NY Workers' Comp Law - What if I had More than One Employer When I Was Hurt?

Work Injury - New York Workers' Comp

Many injuries cause workers to not only lose time from one job, but may also cause them to lose time from a second job. Under the law, the lost time from the second job is also compensable. This is known as “Concurrent Employment.” The place of employment where you were working when you actually got injured is referred to as the “Primary Employment.”

The first step is to amend your Average Weekly Wage (“AWW”) to include wages earned from your Concurrent Employment. This is calculated the same was as your Average Weekly Wage; by taking your gross earnings for one year prior to your injury and dividing them by the number of weeks or days worked in that year. For an in-depth explanation on calculating the Average Weekly Wage, see “Quick Answers by MCV Law: Just What is the Average Weekly Wage”.

If you are out of work from both jobs, the inclusion of your Concurrent Employment wages into your Average Weekly Wage will increase your weekly benefits, because your rate is based on your Average Weekly Wage.

Oftentimes, injured workers are able to return to one employment but not the other. This generally occurs if your doctor has limited your hours or provided you with restrictions that one employer can accommodate but not the other. In that case, Reduced Earnings would apply. For help calculating your Reduced Earnings, please use our “Workers’ Compensation Reduced Earnings Calculator”.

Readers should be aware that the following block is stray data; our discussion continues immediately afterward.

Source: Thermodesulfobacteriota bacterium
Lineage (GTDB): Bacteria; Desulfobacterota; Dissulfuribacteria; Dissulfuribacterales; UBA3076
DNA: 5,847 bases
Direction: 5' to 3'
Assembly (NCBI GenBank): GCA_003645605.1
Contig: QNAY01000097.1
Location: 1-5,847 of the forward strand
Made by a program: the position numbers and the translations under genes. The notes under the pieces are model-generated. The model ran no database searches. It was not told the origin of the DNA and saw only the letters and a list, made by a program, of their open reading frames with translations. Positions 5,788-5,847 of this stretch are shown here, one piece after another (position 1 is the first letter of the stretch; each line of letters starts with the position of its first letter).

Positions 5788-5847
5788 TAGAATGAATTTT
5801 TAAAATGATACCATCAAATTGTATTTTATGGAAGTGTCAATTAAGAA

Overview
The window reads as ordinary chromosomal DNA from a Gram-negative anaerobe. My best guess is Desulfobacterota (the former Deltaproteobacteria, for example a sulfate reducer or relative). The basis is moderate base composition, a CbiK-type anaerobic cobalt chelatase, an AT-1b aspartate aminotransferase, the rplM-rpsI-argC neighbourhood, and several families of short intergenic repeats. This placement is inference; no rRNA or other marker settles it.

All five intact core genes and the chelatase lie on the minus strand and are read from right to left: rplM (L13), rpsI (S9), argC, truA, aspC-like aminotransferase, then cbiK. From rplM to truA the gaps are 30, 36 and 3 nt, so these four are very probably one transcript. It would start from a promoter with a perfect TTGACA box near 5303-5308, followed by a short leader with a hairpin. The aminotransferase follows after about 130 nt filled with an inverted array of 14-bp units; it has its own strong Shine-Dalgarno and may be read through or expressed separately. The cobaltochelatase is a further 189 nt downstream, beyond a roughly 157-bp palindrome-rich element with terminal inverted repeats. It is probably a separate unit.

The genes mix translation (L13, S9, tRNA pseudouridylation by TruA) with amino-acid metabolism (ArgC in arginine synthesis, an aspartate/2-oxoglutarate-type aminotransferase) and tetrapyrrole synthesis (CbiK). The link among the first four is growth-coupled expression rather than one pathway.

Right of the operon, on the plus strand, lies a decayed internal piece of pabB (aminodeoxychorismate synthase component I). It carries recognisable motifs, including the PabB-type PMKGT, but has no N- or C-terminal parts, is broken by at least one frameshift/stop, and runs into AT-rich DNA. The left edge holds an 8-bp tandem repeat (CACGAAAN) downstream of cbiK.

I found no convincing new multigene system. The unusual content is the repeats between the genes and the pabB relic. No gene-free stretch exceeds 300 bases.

The law says that if you return to work but earn less because of your injury, you can collect 2/3 of the difference between your Average Weekly Wage and your current earnings. Entitlement to Reduced Earnings requires you to demonstrate two things: restrictions or a limitation on your work abilities from your medical providers and a loss in pay, which is generally shown through your payroll. Also, the Concurrent Employment must be “covered employment” under the statute.

To demonstrate how Concurrent Employment affects your Reduced Earnings benefits, consider this example. If your Primary AWW is $400.00 and your Concurrent AWW is $100.00, this results in a total AWW for your case of $500.00. If you are only able to return to work for your Concurrent Employer, you are losing $400.00 a week in wages. Thus, you could collect $266.40 in Reduced Earnings Benefits. The idea is that your injury is preventing you from your earning what you were earning when you got hurt, regardless of the employer.

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